No bones about it, after fifty years or even just twenty-five, all that remains is ashes and dust.  And their story.  In West Africa they say, “One is not dead until one is forgotten.”  Dear Mom and Dad, that which was surely connected in spirit has been commemorated–and written in stone.  And now I’m lovingly sending your story out to the world.  May it take wing, land where it will, and never be forgotten.

All words and images copyright 2014 Naomi Baltuck

Click here for more interpretations of The Weekly Photo Challenge: Gone, But Not Forgotten.

Got Glow?

Have you ever met someone who seems to radiate light?

 And you wonder, is it magic?

Or love?

Or faith?

Or creative passion?

Or the simple joy of being alive?

i

It is inspiring.

Even contagious!

May you find whatever it is that makes your cheeks glow…

 

…your imagination take wing…

 

…and your heart sing.

All words and images copyright Naomi Baltuck.

Click here for more interpretations of The Weekly Travel Theme.

Stories Written in Stone

No, friends, I haven’t dropped off the face of the earth.  I was dropping off my daughter Bea, not quite at the ends of the earth, but at Stanford University, 858 miles from home. We left early, so Eli could check out the graduate program at the International Institute in Monterey.  We decided to make a proper road trip out of it.  Thom couldn’t get away, so Bea, Eli, and I kissed him goodbye, and hit the road.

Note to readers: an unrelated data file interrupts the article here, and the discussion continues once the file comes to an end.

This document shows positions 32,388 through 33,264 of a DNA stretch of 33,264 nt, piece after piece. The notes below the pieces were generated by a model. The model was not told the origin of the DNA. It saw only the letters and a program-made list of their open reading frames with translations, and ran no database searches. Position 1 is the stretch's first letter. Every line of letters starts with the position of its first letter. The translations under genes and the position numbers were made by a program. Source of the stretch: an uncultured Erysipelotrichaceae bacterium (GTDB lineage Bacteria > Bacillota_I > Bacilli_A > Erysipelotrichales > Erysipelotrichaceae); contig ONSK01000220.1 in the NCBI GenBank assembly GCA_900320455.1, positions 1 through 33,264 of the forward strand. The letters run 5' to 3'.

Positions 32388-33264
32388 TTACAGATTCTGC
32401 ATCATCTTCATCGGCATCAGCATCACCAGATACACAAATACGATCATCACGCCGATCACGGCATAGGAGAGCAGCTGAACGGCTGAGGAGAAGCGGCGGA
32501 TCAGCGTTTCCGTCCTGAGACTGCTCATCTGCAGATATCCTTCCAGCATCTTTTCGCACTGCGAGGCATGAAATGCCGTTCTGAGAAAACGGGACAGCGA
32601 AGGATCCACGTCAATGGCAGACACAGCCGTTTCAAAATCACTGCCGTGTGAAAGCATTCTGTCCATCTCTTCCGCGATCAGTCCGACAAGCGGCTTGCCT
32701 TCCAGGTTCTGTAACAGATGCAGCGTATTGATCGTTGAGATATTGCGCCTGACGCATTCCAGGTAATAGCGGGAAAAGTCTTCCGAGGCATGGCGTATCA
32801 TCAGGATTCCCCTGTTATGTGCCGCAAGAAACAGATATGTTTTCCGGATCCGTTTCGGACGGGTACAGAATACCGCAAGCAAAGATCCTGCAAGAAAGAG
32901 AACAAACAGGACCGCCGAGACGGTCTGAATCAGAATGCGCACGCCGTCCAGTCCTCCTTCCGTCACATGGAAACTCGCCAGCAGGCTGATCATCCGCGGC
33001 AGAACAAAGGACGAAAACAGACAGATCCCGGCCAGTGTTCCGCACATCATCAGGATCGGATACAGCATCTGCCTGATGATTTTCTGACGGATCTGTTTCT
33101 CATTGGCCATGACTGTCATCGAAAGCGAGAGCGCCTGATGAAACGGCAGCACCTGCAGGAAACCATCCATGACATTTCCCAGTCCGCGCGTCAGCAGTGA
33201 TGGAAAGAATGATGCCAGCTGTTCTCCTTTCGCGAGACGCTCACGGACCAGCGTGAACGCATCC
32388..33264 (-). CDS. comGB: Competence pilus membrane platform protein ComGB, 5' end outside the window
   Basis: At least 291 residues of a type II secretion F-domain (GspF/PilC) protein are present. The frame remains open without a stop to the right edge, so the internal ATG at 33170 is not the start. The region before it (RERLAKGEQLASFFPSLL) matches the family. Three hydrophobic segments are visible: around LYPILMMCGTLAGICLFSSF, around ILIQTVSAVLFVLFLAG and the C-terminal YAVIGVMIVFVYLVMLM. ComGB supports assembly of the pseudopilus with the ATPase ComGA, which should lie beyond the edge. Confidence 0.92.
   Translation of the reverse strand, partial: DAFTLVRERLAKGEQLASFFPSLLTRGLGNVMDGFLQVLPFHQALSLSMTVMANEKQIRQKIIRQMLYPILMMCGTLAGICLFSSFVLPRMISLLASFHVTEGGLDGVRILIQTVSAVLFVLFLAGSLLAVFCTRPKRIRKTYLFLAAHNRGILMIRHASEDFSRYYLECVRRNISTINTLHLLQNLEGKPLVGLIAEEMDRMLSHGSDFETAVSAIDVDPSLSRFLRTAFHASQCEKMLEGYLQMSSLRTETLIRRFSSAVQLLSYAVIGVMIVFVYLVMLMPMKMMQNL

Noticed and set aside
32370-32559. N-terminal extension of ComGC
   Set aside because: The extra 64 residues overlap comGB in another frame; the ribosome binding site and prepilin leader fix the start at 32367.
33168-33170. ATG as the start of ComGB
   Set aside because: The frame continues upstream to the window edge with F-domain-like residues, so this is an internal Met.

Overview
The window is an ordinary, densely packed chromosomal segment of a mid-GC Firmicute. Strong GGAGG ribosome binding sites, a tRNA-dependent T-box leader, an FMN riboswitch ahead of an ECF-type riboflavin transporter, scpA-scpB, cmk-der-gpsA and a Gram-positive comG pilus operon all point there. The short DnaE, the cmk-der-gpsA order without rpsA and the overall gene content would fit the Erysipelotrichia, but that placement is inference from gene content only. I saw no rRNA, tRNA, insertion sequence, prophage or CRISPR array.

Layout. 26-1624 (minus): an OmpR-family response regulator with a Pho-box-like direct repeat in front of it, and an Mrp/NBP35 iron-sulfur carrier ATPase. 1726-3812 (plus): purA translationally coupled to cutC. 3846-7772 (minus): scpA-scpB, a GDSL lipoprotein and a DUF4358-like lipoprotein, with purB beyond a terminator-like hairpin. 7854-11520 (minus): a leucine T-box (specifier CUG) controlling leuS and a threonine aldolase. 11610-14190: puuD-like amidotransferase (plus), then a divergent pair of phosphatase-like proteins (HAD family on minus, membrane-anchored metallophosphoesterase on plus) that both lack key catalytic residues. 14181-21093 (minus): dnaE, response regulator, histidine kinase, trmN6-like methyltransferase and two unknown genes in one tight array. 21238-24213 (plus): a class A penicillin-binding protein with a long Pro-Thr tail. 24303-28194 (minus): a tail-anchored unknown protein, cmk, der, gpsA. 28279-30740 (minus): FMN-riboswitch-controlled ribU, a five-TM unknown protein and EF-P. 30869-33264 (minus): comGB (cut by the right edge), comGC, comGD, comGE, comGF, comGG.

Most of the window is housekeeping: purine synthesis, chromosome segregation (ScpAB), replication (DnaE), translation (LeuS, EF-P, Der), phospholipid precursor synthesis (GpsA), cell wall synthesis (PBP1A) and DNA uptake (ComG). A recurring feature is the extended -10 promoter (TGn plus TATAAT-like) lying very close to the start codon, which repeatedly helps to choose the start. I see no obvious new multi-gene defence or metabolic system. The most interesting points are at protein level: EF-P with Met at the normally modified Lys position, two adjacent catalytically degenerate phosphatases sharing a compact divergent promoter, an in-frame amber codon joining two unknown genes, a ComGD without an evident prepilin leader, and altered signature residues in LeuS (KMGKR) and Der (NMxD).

Our first stop was Portland, where we dined with Cousin Bryan, talented photographer, and Friend Barb.

Then we parked on the lawn of Chapman School amidst a happily buzzing crowd.  We were waiting for sunset, to witness a miracle of nature.

Every September, on their fall migration to Central America, as many as 35,000 Vaux’s Swifts stop to roost in the school’s industrial-sized chimney.  It was breathtaking to watch them gather, swooping and dipping in graceful swirling patterns of feather, muscle, and tiny bird bone.

As the sun set, the first little swift disappeared into the chimney, followed by thousands of its traveling companions.  Portland was a rest area for them, as it was for us, on one heck of a road trip.  I had road signs to follow, but had to wonder how the swifts managed to find their way back again and again to the exact same roost.